I often worry that the sort of multiculturalism I support should more accurately be described as the ‘melting pot’.  However, that would look unattractive as a Venn Diagramme: one big circle.  The perpetual and unresolved diversity has value if we are each to make a genuine choice about our way of life, and diversity of thought and opinion is essential for democracy and progress too… So I am sticking with ‘multiculturalism’ for now.
Meawhile, I’ve also been listening to old Philosophy Bites podcasts, 15 minute introductions to some of the major issues in contemporary philosophy.  Specifically, Anne Phillips on Multiculturalism.  I enjoyed Phillips analysis of why multiculturalism is the least worst option for dealing with a society changed by global migration:

If you set up multiculturalism as opposed to mono-culturalism, then I think you have to say that multiculturalism is the way forward, because mono-culturalism is inequitable, its oppressive, its coercive.  But what I would argue for is what I, rather polemically, would call a Multiculturalism without Culture.  One that is no longer premised on these very solidified notions of culture, which I think encourage and promote cultural stereotypes, which in themselves prevent us from developing the kind of multicultural diversity I would support.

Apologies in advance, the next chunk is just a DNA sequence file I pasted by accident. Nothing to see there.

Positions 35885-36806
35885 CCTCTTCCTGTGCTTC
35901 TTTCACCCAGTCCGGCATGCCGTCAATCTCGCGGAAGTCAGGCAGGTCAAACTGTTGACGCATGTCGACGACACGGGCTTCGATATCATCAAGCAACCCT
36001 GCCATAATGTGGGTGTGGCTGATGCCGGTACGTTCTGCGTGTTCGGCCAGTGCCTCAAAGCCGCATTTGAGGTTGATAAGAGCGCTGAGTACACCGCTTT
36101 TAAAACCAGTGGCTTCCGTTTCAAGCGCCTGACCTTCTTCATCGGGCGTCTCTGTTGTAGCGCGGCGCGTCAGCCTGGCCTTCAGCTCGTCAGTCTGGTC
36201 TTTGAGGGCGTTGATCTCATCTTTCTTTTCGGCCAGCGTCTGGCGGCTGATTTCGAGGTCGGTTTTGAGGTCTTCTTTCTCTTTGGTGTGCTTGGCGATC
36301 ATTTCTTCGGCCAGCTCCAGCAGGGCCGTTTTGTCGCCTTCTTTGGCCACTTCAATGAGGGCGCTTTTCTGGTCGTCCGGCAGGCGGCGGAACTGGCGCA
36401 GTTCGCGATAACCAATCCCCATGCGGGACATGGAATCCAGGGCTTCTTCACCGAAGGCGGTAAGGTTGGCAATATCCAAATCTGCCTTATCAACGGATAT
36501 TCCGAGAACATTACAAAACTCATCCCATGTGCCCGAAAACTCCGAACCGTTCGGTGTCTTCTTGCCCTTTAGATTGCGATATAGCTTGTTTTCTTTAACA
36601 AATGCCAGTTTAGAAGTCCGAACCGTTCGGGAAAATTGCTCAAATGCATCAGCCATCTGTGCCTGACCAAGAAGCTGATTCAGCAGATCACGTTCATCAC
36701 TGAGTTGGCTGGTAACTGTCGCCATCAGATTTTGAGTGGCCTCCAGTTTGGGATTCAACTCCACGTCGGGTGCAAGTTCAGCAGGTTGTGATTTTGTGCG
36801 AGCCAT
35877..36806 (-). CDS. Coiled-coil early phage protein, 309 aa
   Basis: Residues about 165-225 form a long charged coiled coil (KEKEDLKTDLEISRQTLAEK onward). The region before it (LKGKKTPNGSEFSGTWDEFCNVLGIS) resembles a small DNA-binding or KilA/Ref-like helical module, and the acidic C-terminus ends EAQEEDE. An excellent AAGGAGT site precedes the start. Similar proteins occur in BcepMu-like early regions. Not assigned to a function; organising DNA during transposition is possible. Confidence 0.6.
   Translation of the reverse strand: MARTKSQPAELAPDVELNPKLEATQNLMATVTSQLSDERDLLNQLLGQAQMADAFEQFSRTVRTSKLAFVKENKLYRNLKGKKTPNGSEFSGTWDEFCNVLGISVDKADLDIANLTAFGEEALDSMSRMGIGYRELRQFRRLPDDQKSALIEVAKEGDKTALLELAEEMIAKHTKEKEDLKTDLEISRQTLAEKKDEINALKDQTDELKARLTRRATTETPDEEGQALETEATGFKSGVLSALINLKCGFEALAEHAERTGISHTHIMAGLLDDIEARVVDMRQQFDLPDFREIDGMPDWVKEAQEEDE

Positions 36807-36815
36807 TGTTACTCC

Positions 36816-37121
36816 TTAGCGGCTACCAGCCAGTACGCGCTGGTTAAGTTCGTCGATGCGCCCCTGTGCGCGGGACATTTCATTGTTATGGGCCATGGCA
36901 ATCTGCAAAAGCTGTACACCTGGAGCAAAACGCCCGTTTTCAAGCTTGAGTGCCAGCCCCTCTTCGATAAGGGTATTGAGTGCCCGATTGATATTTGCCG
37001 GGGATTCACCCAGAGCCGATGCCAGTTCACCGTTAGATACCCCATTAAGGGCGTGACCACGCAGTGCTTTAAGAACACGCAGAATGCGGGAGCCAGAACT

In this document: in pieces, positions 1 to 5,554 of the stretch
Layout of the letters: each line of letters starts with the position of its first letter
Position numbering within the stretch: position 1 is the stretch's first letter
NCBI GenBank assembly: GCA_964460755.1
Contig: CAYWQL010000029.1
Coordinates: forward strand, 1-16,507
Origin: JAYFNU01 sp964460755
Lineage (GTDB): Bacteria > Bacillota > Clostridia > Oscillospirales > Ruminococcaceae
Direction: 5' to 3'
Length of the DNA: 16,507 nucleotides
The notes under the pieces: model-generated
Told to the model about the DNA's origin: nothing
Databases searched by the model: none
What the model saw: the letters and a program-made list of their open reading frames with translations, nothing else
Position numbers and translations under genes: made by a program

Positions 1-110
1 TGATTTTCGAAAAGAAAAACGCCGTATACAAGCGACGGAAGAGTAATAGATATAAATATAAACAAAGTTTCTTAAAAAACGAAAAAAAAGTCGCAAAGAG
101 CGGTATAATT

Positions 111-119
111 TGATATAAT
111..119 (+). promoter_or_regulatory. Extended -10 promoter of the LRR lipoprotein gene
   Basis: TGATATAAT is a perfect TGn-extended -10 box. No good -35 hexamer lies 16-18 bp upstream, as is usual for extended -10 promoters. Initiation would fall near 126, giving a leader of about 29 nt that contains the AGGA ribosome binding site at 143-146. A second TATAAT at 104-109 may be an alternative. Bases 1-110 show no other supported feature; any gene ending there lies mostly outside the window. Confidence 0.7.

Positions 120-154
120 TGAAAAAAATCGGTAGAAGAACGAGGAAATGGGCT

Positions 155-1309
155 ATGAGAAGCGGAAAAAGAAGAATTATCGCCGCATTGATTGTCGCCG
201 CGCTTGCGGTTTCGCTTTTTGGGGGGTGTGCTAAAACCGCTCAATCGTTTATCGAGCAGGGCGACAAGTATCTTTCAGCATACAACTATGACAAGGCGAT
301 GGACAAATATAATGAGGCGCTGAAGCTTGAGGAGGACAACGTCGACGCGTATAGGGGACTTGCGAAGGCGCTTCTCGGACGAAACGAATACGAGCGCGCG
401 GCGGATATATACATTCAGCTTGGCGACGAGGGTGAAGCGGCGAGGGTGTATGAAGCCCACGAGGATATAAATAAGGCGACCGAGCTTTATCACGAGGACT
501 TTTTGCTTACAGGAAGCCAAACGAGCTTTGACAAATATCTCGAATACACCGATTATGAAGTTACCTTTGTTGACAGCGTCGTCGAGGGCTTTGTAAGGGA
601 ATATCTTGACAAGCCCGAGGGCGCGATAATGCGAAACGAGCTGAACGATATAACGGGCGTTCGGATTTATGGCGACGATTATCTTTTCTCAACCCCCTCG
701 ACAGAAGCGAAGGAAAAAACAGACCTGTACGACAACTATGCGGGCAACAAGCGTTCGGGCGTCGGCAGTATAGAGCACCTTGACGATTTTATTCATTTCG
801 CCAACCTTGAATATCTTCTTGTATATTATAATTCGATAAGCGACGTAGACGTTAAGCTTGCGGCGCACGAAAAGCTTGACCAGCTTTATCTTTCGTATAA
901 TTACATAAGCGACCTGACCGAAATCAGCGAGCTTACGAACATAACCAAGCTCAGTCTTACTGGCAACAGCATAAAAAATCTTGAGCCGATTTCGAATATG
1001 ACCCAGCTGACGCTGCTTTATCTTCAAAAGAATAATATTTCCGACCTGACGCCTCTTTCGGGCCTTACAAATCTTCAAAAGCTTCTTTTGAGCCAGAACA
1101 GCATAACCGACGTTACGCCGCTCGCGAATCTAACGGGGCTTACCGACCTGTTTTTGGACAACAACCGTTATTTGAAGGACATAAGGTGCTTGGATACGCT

I see Anne Phillips has written a whole book called Multiculturalism without Culture.  The recognition that cultures are fluid is an essential piece of the puzzle.

7 Replies to “Multiculturalism Notebook”